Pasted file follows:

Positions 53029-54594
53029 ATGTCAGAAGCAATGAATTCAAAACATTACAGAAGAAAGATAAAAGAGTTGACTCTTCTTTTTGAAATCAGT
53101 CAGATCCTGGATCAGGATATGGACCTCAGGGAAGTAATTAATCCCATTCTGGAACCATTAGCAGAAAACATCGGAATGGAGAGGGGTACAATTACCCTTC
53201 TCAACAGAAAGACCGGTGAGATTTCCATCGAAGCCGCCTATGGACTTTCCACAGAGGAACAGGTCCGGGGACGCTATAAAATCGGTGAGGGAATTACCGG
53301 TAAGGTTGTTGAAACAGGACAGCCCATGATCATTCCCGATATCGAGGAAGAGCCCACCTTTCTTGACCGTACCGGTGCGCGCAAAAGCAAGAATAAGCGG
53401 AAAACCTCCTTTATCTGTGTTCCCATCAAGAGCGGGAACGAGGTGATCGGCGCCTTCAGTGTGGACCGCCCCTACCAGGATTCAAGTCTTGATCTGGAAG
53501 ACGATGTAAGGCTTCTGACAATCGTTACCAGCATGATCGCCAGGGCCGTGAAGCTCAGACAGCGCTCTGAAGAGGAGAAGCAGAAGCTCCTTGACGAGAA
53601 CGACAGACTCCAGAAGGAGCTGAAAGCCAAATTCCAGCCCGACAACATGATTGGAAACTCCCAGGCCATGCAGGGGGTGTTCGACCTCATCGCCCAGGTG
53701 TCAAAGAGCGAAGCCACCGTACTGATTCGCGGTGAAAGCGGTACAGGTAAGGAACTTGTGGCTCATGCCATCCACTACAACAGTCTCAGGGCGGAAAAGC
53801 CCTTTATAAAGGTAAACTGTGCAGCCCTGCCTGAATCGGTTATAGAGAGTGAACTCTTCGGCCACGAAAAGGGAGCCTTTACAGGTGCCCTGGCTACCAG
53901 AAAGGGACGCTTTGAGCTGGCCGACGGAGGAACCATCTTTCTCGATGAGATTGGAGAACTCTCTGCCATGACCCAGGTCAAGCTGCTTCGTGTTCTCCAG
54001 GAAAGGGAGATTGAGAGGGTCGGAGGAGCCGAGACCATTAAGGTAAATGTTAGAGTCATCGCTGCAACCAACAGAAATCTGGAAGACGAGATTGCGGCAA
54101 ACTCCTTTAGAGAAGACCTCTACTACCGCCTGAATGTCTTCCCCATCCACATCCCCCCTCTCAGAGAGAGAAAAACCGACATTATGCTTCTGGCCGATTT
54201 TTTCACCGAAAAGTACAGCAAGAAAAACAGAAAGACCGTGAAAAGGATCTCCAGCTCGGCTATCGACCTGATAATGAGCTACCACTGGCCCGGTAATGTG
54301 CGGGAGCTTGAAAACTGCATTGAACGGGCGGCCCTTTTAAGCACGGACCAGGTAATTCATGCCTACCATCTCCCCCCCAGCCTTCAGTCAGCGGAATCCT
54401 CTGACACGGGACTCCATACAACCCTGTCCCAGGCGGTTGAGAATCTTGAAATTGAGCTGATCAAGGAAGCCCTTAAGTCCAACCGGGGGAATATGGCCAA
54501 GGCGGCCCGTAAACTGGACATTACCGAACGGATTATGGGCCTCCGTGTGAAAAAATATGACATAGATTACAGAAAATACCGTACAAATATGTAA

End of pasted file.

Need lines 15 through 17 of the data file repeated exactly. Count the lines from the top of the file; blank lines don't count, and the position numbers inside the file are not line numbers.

54301 CGGGAGCTTGAAAACTGCATTGAACGGGCGGCCCTTTTAAGCACGGACCAGGTAATTCATGCCTACCATCTCCCCCCCAGCCTTCAGTCAGCGGAATCCT
54401 CTGACACGGGACTCCATACAACCCTGTCCCAGGCGGTTGAGAATCTTGAAATTGAGCTGATCAAGGAAGCCCTTAAGTCCAACCGGGGGAATATGGCCAA
54501 GGCGGCCCGTAAACTGGACATTACCGAACGGATTATGGGCCTCCGTGTGAAAAAATATGACATAGATTACAGAAAATACCGTACAAATATGTAA